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ARS Home » Plains Area » Fargo, North Dakota » Edward T. Schafer Agricultural Research Center » Insect Genetics and Biochemistry Research » Research » Publications at this Location » Publication #206883

Title: Ultrastructural characteristics of Bemisia adult and nymph feeding

item Buckner, James
item Chu, Chang Chi

Submitted to: Bemisia International Workshop Proceedings
Publication Type: Abstract Only
Publication Acceptance Date: 7/31/2006
Publication Date: 12/3/2006
Citation: Freeman, T.P., Buckner, J.S., Chu, C., Payne, S.A., Moore, J.A. 2006. Ultrastructural characteristics of Bemisia adult and nymph feeding [abstract]. Bemisia International Workshop Proceedings. p. 38-39.

Interpretive Summary:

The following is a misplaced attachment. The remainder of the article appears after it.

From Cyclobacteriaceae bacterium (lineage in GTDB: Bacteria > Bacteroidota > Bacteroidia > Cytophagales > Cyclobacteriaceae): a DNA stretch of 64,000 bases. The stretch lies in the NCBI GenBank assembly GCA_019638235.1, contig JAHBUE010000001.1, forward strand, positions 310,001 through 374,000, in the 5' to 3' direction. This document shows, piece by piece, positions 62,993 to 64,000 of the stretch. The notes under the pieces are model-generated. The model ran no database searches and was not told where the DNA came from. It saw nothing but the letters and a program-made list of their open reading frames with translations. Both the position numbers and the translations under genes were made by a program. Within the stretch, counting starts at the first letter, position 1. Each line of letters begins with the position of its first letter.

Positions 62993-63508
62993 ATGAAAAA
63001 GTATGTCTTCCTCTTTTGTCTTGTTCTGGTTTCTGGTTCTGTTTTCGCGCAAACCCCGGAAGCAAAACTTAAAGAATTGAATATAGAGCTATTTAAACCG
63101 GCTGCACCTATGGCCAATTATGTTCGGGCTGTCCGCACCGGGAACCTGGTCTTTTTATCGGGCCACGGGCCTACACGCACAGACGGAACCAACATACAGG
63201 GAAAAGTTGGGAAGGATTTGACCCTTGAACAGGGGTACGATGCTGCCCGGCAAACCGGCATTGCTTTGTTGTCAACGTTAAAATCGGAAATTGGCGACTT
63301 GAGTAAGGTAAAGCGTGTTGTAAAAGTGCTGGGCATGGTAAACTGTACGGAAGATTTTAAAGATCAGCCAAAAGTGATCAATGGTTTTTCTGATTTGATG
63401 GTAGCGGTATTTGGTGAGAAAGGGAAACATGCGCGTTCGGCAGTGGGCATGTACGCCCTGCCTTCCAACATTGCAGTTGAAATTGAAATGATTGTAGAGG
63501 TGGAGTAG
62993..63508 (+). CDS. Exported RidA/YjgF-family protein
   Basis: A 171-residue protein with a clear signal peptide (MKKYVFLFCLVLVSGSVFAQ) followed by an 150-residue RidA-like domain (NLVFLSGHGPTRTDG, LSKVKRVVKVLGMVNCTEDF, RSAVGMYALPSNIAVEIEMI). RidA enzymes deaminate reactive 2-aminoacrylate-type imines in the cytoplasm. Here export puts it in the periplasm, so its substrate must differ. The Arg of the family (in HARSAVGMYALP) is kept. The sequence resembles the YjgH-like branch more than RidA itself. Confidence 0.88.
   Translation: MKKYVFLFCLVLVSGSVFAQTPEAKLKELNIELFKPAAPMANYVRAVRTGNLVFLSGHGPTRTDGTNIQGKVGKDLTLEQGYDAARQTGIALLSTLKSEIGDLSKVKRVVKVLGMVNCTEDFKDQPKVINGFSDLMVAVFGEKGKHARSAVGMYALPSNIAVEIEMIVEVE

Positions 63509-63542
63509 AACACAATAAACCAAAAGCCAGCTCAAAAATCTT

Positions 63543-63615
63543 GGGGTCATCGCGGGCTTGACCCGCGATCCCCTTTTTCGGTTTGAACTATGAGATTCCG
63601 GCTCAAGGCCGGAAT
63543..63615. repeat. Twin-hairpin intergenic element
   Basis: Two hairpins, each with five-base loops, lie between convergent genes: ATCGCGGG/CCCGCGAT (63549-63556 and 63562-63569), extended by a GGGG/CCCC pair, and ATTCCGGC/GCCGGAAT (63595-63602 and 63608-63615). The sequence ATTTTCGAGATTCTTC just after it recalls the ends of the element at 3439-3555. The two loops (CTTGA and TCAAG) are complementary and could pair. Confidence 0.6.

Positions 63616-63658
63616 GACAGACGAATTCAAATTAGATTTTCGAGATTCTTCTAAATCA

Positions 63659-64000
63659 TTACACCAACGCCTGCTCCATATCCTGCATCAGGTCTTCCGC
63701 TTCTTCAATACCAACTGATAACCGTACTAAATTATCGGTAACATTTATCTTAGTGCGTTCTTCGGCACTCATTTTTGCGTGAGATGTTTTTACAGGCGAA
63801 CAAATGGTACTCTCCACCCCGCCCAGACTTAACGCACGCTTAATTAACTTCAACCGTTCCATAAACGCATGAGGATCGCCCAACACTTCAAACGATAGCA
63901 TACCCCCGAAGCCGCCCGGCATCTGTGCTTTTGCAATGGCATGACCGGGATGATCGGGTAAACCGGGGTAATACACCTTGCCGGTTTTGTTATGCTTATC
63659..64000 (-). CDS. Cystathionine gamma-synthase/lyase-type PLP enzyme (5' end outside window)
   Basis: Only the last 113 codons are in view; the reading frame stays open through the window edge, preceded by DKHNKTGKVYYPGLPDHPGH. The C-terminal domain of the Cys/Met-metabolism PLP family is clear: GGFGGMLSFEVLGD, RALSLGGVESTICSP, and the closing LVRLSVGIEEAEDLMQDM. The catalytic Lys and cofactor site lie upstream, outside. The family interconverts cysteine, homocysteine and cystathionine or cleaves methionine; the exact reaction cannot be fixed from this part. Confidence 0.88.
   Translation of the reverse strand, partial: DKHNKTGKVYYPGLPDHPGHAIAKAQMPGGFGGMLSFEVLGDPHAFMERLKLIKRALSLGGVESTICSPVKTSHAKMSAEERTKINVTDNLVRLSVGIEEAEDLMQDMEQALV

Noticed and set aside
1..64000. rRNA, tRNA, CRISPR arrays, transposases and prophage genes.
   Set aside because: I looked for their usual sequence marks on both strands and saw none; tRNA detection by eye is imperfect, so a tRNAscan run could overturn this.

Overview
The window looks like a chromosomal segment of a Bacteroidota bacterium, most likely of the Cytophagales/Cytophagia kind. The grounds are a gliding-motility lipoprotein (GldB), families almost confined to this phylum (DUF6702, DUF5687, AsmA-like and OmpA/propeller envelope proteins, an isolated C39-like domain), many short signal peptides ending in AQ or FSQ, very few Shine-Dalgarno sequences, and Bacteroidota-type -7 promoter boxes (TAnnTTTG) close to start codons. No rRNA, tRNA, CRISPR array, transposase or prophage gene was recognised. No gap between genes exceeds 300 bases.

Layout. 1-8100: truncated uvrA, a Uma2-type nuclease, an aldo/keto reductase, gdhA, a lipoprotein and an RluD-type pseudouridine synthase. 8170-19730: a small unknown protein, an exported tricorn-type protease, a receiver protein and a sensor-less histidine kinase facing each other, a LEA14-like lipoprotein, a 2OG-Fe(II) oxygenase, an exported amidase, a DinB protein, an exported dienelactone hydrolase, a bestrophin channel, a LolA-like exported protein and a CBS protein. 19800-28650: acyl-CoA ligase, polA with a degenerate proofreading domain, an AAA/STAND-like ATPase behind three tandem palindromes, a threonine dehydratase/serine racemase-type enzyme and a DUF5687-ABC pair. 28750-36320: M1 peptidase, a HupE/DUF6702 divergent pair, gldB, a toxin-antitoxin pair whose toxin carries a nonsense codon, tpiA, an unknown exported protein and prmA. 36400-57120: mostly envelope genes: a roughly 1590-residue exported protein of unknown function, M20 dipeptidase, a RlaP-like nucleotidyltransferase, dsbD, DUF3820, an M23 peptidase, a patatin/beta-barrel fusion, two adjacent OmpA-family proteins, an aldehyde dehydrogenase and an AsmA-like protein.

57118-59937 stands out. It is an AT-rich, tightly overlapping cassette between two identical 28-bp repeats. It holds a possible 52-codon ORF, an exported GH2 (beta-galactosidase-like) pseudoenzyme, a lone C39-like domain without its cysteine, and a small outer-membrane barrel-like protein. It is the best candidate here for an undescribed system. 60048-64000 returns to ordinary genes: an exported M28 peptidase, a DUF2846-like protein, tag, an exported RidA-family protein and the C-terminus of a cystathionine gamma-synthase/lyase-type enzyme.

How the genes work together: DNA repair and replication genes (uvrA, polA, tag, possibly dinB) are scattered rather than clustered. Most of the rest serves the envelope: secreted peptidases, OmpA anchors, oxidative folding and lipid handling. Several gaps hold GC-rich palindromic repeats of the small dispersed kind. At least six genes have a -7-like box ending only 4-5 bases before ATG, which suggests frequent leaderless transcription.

Technical Abstract: Included among the more than 1200 known species of whiteflies are important agricultural pests that can cause significant economic loss for a wide variety of field and horticultural crops. Damage to host plants can be a direct result of obligate phloem feeding, whitefly transmission of virus or non-viral plant disorders, or fungal growth associated with the presence of honeydew. Both adults and nymphs feed on the abaxial surfaces of leaves, and host-plant selection affects egg-hatch success and nymph survival. Important factors associated with successful feeding include stylet length and salivary sheath development. The mouthparts of adult whiteflies are typical of the Homoptera. Whiteflies have a triangular labrum covered with hairs, and a four-segmented labium. The first segment is interpreted as an extension of the thorax. Segments two, three, and four are characterized by a deep labial groove. The stylet bundle enters the labial groove between the first and second labial segments. When the insect is not feeding, the stylet is completely contained within the labium. The stylet bundle consists of two external mandibular stylets and two interlocking maxillary stylets forming separate food and salivary canals. Mandibular and maxillary protractor muscles probably play a role in directional movements of the stylets and perhaps have a limited role in stylet advancement. Adult feeding sites occur both along the margins and through the central portions of leaf abaxial epidermal cells. Both initial probe sites and successful feeding sites can be identified easily by the presence of a glue-like deposit where the tip of the labium was anchored to the host plant epidermis. The mechanical force required for both stylet insertion and withdrawal results from changes in the position of the whitefly head in relation to the anchored labium during feeding. The total length of the stylets and the portion of the stylets inserted into the host plant leaf can be measured easily by examining the position where the stylet bundle is inserted into the labial sheath. During penetration of the host leaf, the whitefly forms a salivary sheath. This sheath is formed by the production of a small bead of material that emanates from the stylet tip, hardens, and is then penetrated by the stylet bundle. Additional beads are formed, giving the sheath a segmented or beaded appearance. The salivary sheath leaves a permanent record of stylet travel from the epidermis to the phloem tissue. Stylets usually do not penetrate directly from the epidermis to the phloem tissue, and salivary sheaths are frequently highly branched as they wind their way through the intercellular spaces of the leaf mesophyll. Branching characteristics of both adult and nymph salivary sheaths provide clear evidence that the stylets can be partially withdrawn and reinserted. Nymphs feed during all developmental instars. The stylets of early nymphal stages are generally shorter that those of adults but they are still long enough to reach the phloem tissue of the host plant. Although the stylets are longer with each new instar, they do not lengthen in direct proportion to the increase in body length. The rostrum on the nymph is short and has a groove similar to the groove on the adult labium through which the stylet bundle slides. In the nymph, unlike the adult whitefly, it is difficult to determine the portion of the stylet used in feeding, as the rostrum and stylet insertion point are below the nymph. Stylets found in all exuviae confirm that the stylets are withdrawn prior to molting and that new stylets must be formed and inserted following the molt. Photographs obtained using light microscopy, confocal microscopy, scanning electron microscopy and transmission electron microscopy will be presented to document whitefly adult and nymph feeding characteristics including